Jailed Russian businessman Mikhail Khodorkovsky has gone on hunger strike over what he sees as the unfair treatment of his ex-business partner.
Khodorkovsky says his actions led to his partner being punished
Khodorkovsky, once Russia's wealthiest man, has refused food and water for several days, his lawyer told Russian TV and radio stations.
Platon Lebedev was placed in solitary confinement last week for allegedly insulting prison guards.
Khodorkovsky was sentenced to nine years in May for fraud and tax evasion.
Lebedev was handed the same sentence. The pair are being held at a Moscow detention centre while they appeal against the verdicts.
Speaking to Russian media, Khodorkovsky lawyer Anton Drel said his client had instructed him to read a statement announcing his protest.
"On August 19... my comrade Platon Lebedev was moved to a 3 sq m [32 sq ft] isolation cell. Platon is seriously ill," the statement said.
"It is obvious that they threw my friend into the isolation cell to get their revenge on me, Mikhail Khodorkovsky, for [giving] articles and interviews."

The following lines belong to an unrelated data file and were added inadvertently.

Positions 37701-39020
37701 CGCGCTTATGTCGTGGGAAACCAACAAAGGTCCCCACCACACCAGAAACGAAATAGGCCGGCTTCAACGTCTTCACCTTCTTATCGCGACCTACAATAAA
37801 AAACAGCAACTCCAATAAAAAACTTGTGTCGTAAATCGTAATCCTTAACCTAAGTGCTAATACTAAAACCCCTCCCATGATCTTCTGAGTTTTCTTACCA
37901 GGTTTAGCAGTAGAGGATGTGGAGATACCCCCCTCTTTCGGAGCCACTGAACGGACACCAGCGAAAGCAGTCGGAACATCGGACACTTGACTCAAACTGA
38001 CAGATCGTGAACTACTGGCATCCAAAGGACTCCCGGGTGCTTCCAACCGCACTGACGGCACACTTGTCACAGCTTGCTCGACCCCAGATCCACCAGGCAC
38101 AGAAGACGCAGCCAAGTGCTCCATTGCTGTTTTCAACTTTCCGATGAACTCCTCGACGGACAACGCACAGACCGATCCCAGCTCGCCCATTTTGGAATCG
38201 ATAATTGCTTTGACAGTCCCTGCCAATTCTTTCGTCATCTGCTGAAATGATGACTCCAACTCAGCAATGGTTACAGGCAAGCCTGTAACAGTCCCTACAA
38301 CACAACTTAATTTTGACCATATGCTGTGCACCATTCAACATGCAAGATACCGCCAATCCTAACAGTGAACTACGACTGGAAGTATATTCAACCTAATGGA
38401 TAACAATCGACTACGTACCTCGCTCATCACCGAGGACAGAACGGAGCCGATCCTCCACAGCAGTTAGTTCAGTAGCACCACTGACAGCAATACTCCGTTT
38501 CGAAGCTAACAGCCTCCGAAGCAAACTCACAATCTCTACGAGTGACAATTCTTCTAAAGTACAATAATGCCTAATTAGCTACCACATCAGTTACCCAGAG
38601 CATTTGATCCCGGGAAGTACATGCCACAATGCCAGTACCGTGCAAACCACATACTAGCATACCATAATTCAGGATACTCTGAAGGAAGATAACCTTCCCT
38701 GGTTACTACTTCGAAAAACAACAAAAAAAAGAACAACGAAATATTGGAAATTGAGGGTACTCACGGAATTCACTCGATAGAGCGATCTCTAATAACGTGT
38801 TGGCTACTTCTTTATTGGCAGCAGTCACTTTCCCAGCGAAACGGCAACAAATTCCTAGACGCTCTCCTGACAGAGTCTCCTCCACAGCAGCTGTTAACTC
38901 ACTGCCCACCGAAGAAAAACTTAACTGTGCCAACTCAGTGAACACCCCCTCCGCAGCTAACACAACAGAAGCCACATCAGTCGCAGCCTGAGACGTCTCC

"He knows he is not alone," the statement added.
"Let the Kremlin think it is showing strength, in fact it is a display of their weakness and fear.
"Being in no condition to enter an open political discussion with me, they use the last weapons - an isolation cell and a common cell."
Mr Khodorkovsky recently gave an interview to a Russian newspaper repeating his belief that his verdict would eventually be overturned.
Lebedev was reported to have refused to be escorted by prison guards on a regular exercise walk in the prison grounds, citing health reasons.
It appears he was accused of insulting his guards in the process of refusing to accompany them outside.
Mikhail Khodorkovsky's supporters protest his innocence of all charges, maintaining that he was the victim of a political campaign to undermine his power base and end his political ambitions.
He has hinted that he may stand for parliament while in prison, a move which prompted prison authorities to move him into more crowded accommodation, says the BBC's Steve Rosenberg in Moscow.